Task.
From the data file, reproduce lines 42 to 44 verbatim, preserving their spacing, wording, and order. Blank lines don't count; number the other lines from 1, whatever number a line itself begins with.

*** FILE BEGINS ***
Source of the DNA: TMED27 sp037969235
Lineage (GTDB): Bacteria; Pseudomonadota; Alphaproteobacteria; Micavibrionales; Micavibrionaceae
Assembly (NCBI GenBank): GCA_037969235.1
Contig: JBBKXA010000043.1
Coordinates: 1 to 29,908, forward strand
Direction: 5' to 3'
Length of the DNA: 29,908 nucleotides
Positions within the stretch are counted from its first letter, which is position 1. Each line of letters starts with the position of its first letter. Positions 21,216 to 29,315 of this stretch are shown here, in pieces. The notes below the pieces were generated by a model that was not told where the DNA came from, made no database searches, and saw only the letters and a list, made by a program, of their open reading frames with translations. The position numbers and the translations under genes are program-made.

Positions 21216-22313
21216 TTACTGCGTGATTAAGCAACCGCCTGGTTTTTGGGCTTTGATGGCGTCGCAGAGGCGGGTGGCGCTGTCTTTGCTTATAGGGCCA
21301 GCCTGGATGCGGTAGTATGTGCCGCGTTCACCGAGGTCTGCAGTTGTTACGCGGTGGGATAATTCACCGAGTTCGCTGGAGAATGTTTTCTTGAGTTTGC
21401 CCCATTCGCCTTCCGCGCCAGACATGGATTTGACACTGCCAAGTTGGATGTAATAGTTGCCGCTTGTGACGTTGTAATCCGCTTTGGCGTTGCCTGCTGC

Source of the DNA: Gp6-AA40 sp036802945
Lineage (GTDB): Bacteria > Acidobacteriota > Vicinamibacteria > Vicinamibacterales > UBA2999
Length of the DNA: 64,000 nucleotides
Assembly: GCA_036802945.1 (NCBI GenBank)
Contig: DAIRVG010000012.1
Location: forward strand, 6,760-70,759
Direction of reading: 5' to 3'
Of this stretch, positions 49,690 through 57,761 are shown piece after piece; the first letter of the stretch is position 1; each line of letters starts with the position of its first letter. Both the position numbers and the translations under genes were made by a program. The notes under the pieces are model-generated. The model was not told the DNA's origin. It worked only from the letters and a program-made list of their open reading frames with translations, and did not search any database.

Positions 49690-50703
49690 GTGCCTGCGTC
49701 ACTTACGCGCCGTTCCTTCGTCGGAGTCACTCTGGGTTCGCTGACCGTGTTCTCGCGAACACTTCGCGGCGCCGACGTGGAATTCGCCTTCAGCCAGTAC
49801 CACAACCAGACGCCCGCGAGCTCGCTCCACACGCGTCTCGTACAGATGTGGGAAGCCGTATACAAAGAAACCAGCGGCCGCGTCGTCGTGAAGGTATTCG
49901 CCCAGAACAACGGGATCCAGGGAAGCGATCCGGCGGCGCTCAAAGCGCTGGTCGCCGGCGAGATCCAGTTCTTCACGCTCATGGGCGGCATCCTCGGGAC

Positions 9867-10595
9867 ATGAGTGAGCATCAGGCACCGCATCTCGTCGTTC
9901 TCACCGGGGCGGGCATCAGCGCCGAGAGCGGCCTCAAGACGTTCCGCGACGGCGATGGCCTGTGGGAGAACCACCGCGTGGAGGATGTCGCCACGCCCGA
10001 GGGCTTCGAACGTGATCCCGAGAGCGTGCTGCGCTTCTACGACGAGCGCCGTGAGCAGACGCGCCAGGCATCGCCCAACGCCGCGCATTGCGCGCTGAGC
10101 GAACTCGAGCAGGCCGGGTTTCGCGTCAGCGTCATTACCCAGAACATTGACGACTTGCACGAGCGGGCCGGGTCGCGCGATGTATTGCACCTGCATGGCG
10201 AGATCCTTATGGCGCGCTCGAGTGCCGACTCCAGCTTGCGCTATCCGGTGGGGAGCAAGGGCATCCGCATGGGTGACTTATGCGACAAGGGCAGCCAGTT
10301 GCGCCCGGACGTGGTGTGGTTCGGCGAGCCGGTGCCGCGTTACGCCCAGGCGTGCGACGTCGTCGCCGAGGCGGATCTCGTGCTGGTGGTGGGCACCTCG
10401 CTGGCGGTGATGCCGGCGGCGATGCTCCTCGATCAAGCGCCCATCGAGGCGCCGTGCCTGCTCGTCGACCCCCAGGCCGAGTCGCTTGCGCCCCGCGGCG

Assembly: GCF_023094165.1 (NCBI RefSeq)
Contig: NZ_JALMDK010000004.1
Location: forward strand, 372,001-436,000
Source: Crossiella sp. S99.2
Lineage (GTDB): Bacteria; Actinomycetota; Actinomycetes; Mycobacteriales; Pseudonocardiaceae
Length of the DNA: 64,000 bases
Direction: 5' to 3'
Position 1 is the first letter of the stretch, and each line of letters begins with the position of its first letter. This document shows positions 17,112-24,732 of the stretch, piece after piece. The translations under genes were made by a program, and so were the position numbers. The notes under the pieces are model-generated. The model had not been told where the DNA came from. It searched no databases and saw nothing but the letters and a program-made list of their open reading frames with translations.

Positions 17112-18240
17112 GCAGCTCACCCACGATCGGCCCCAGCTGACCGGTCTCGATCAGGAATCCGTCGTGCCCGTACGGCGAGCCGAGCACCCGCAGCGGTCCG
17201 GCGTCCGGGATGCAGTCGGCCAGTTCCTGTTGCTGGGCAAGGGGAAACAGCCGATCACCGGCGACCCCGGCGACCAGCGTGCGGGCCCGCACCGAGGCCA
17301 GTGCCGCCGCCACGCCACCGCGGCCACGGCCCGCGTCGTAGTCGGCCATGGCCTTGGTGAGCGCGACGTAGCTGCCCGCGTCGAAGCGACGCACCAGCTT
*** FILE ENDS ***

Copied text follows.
Positions 17112-18240
17112 GCAGCTCACCCACGATCGGCCCCAGCTGACCGGTCTCGATCAGGAATCCGTCGTGCCCGTACGGCGAGCCGAGCACCCGCAGCGGTCCG
17201 GCGTCCGGGATGCAGTCGGCCAGTTCCTGTTGCTGGGCAAGGGGAAACAGCCGATCACCGGCGACCCCGGCGACCAGCGTGCGGGCCCGCACCGAGGCCA